In arguing that he should have been granted a judgment of acquittal, Manriquez's central contention is that the government's evidence failed to prove beyond a reasonable doubt that he was the person identified in the evidence variously as Miguel, Angel, and Three Eyes. He points out that O'Leary and Montufar could not identify him at trial and did not connect him with the voice they heard on the phone. As a result, he asserts, the government failed to prove that he was “the voice on the phone.”
Although no direct evidence connected Manriquez to the methamphetamine-distribution conspiracy, the government provided sufficient circumstantial evidence to identify Manriquez as “the voice on the phone.” “The test for sufficiency of evidence is identical regardless of whether the evidence is direct or circumstantial, and no distinction is to be made between the weight given to either direct or circumstantial evidence.” United States v. Mieres-Borges, 919 F.2d 652, 656–57 (11th Cir. 1990). But “[w]hen the government relies on circumstantial evidence, reasonable inferences, not mere speculation, must support the conviction.” United States v. Mendez, 528 F.3d 811, 814 (11th Cir. 2008).
Here, reasonable inferences support Manriquez's conspiracy conviction. O'Leary and Montufar's testimony, along with corroborating recordings and transcripts, established that the “voice on the phone” was known as Miguel, Angel, or Three Eyes, that he was incarcerated at Calhoun State Prison, that he had a tattoo of the Virgin Mary on his back, and that he knew someone named Carmen Manriquez. Other evidence established that Manriquez was incarcerated at Calhoun State Prison during the relevant period, that his brother's name is Carmen Manriquez, that a known alias of his was Miguel Angel Manriquez, that he has a tattoo of the Virgin May on his back with the words “Three Eyes” above it, and that Montufar identified his voice at the Hoover City Jail where he was being held in connection with this offense. Given the substantial overlap between the facts known about the voice on the phone and Manriquez and the absence of any reasonable possibility of mere coincidence, a jury could reasonably infer, beyond a reasonable doubt, that the voice identified on the phone calls as Miguel, Angel, and Three Eyes belonged to Manriquez.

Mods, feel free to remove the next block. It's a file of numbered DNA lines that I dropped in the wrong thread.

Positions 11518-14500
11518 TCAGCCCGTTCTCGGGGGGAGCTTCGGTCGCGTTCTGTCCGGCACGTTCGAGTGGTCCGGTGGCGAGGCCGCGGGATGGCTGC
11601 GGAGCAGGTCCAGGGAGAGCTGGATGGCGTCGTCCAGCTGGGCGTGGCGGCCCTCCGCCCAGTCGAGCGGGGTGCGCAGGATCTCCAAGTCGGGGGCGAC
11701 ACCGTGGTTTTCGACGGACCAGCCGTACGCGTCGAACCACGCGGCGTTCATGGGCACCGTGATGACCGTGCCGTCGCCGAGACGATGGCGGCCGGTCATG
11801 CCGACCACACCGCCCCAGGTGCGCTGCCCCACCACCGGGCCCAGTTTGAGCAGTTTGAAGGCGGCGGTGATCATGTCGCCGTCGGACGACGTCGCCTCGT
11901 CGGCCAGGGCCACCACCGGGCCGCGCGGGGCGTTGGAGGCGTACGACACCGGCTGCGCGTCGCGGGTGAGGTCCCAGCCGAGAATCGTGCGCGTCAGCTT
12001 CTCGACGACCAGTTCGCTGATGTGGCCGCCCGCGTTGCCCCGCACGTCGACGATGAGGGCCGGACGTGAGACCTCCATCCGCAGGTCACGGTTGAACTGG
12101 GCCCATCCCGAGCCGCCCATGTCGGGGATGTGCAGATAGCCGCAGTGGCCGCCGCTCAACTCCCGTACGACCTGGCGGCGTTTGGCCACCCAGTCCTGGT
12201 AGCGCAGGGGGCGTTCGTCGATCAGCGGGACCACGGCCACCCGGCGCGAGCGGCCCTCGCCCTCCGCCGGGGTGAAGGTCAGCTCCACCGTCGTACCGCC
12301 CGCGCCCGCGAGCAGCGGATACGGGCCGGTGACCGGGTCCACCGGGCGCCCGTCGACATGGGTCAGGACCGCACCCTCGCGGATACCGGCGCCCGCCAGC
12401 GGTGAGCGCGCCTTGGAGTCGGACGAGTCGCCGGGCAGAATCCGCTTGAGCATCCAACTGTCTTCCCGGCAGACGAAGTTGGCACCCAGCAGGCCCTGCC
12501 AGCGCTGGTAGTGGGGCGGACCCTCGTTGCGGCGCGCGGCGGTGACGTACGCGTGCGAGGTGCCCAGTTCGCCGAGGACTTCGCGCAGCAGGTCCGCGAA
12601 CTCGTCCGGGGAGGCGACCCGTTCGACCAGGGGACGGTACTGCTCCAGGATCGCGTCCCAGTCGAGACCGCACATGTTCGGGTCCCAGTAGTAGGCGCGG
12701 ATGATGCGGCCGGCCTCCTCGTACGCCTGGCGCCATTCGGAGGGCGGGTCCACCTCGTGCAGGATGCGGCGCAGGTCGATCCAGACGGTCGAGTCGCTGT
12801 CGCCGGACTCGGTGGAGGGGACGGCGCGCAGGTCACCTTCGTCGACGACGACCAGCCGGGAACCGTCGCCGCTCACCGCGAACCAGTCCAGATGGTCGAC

Accordingly, the district court properly denied Manriquez's motion for judgment of acquittal.
Manriquez raises a new argument on appeal that was not presented to the district court at trial, though he does so only in passing and without citing any legal authority. Even assuming that this argument has been properly raised on appeal, it is reviewed for plain error, which Manriquez cannot establish. See United States v. Hunerlach, 197 F.3d 1059, 1068–69 (11th Cir. 1999) (new grounds for acquittal not raised to the district court are reviewed for plain error).